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To guarantee the continuity of cinematographic and photographic practice several things must happen. Film stock needs to be available. Trusted, tested, and reliable cameras must be offered to the ones willing to shoot. And lastly, chemistry is needed. Cameras and film are easy to ship globally. Chemistry is not, most countries have regulations that don't allow chemistry to pass customs so if you are in a country where this happens, like almost all Latin America, you need to consume locally if you have the luck that in your location someone produces chemistry.

In some cases, no one produces chemistry and it's hard to find the chemical compounds needed to produce the solution to process a roll of film.

That's why I start my research on several DIY developers.

My name is Andrés Pardo better known as General Treegan. I’m a film editor, documentary, and experimental filmmaker. I’ve been cutting for more than 20 years. I also research, promote, and teach the film lab process always trying to show that there's no need for special gear.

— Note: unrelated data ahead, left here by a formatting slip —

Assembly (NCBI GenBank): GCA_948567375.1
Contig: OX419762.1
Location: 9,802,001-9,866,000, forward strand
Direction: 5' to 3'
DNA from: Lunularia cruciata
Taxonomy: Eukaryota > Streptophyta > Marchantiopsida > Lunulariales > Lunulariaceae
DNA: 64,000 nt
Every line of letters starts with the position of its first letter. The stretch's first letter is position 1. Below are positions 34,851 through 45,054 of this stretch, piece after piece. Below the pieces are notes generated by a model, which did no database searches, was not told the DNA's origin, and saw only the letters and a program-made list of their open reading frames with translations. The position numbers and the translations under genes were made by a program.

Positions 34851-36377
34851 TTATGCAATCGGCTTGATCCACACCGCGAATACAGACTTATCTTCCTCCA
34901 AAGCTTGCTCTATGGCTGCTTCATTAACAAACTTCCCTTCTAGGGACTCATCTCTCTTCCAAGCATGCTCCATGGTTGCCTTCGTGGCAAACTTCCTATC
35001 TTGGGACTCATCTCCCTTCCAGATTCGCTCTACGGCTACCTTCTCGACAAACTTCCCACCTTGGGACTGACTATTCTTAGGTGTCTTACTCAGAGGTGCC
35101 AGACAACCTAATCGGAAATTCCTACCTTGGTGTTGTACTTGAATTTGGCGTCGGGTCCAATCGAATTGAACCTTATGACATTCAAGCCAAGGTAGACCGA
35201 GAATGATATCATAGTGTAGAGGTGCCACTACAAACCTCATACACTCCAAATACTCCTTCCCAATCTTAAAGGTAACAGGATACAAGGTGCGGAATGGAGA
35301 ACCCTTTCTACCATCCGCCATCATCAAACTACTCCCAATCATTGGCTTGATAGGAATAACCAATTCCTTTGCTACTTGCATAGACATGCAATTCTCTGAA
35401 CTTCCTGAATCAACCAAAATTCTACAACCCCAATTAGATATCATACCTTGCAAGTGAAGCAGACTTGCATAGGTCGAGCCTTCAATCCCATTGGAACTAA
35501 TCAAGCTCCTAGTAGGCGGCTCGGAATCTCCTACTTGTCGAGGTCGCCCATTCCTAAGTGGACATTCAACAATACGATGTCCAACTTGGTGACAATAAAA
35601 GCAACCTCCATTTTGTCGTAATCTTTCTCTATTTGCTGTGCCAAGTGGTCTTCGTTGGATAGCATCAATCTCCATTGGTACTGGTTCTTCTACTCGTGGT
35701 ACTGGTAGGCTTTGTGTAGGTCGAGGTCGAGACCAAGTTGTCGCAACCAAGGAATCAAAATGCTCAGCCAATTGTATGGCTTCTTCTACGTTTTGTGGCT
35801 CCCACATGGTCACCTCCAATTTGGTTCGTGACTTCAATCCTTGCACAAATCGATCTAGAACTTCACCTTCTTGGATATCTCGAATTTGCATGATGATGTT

At the moment I'm working on 3 different paths for B&W film developers, cooking wastes, things I gather walking my dog, and what I call "simple developer" which is a developer made with water, wood ash, and clementine peel powder.

You will find here things in Spanish and English, you can use the translator. Just be aware before purchasing any of the workshops, some are only in one language.